Maybe because there is no real ideology in Russia, there has not been a hard line to reject the toxic sides of globalization. But, of course, we have the prerequisites to be like China. By the way, today China, as well as Russia, is in a confrontation with the globalists. All this is quite obvious. The experience of China and Russia should be combined and combined, building a multipolar world. We should be friends with China.

YS: And why would China want to do that?

AD: Because China looks at us with deep respect, because we are not inferior to it in some respects. For example, we have the great Russian people, which has united all other peoples. We have a unified history. We have a strong identity. The “solar” world we are all now entering can be diverse.

YS: And who builds the “solar” world? Sorry, but the faces are all the same; the positions are the same as they were under the “lunar.” The people who were in power and looked up to the West are now saying the exact opposite slogans. Chubais just left for Turkey…

AD: There is no hurry. The irreversible shift in the tectonic plates of history, the return to the true Russia, happened just a month ago, everything is just beginning. And Chubais’ flight is actually a symbolic gesture. “Chubais flying away” is a symbol.

YS: He still feels good about himself. He can still take out his cash from the ATM.

AD: No need to be bloodthirsty. If he ran away, so be it. It’s important to have some kind of amnesty in society. If someone who was a liberal yesterday is no longer a liberal today, but warmly supports the special military operation and the president, then he is on our side. Let Chubais run. Let Dunya Smirnova run away with him.

All that matters to a Russian is that there should be no evil. Russian people are very kind. And if some officials continue to engage in sabotage, then they will be treated in the same way as the Nazis from the Azov battalion [recognized as terrorists in Russia and banned—MK). But every person today has the opportunity to become a Russian. And we should not deprive him of this opportunity.

YS: This is the most important question I would like to ask you. Are you the ideologist of the very Russian world that everyone is talking about?

AD: I do not deny that I am an ideologist of the Russian world. But this does not contradict Eurasianism, which I also adhere to. It is hard to imagine more supporters of the Russian world than Russian Eurasians.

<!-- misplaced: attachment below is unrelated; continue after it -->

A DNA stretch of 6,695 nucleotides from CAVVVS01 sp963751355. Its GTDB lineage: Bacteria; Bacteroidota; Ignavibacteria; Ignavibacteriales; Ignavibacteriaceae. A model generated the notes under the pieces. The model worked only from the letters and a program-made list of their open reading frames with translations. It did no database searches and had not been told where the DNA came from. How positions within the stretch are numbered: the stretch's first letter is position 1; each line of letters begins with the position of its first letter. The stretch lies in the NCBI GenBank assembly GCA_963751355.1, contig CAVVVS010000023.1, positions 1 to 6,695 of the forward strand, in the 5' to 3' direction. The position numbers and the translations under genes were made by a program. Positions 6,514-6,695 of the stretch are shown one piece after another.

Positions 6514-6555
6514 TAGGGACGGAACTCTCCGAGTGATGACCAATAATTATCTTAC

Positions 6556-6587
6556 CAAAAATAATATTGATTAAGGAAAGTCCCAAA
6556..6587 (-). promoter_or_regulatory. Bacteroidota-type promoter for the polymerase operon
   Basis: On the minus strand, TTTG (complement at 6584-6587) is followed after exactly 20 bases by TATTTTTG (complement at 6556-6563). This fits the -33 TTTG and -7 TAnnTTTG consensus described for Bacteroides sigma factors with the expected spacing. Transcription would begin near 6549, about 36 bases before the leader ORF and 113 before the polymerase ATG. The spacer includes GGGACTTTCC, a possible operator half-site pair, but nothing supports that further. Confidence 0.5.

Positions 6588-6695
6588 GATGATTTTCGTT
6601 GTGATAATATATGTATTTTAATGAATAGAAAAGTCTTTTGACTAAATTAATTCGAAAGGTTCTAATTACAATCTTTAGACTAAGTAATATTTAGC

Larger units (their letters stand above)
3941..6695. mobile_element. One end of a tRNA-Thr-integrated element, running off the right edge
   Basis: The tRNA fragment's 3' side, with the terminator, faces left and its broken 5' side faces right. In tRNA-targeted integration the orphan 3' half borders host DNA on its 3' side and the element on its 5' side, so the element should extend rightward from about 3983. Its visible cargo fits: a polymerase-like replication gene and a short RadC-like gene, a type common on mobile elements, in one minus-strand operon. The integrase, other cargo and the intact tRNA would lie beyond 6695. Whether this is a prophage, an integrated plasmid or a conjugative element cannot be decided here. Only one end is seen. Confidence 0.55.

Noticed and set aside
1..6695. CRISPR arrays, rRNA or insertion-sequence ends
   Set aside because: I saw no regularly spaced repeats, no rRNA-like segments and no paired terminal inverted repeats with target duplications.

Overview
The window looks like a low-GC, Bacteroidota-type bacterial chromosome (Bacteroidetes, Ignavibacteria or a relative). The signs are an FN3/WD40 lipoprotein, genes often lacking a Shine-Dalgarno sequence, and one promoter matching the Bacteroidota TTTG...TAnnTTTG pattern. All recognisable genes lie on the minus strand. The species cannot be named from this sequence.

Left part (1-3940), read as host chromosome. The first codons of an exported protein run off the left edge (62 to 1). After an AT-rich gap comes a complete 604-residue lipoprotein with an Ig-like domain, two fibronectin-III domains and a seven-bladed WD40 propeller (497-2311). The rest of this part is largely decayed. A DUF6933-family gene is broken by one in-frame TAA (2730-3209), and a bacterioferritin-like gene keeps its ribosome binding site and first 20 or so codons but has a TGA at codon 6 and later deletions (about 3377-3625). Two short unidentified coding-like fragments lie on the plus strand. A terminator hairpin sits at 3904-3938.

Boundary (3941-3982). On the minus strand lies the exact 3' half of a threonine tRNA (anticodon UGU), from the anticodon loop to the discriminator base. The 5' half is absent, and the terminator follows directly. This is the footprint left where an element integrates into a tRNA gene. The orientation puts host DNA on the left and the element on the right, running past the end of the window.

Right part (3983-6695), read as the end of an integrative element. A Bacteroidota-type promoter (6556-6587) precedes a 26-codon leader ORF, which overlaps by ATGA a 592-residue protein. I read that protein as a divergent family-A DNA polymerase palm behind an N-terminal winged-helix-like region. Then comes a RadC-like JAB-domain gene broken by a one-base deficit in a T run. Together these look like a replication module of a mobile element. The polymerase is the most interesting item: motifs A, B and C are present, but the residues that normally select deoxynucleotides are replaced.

It was Eurasians who rightly and correctly insisted that Russia is an independent civilization; that the Russian identity is not national, not ethnic, it is a cultural type, an open identity. It is, in a sense, an empire that has absorbed everything.

Its center is the Russian people. And it is open to those peoples who combine their destiny with the fate of the Russian people, so that they get a decent and full opportunity to participate in our destiny. I came to this back in the 1980s, studying and researching the fate of Russia. By the beginning of the 1990s my worldview had been honed and became my own truth and my life program.

YS: And you haven’t changed since then, since the early 1990s?

AD: Yes, I laid out my principles at the beginning of the 1990s in a series of works. They have been translated into a lot of languages. These are natural things before me, and a lot of the things that are happening now, I was describing in detail thirty years ago.

I have always believed that my main idea and the idea of my people is the idea of a great free and independent Russia. Russia as a civilization. And I, as a philosopher, am called to gaze into the depths of the Russian beginning, which I have been fortunate enough to carry within me. The logic of Russian destiny is transparent to me.

YS: And what is that?

AD: It is certainly the assertion of Russia as an independent civilization with its own traditional values. And it will not be complete until we unite all the eastern Slavs and all the Eurasian brothers into one big space. Everything follows from this logic of destiny—and so does the Ukraine.

YS: And if someone doesn’t want to be a part of our destiny voluntarily?

AD: Sometimes it is difficult to take the right path. At every critical stage of history, we used to lose our Western-Russian territories, then to restore our unity anew; the siege of Kiev is a constant in Russian history.

YS: Siege of Kiev—now or in the Middle Ages?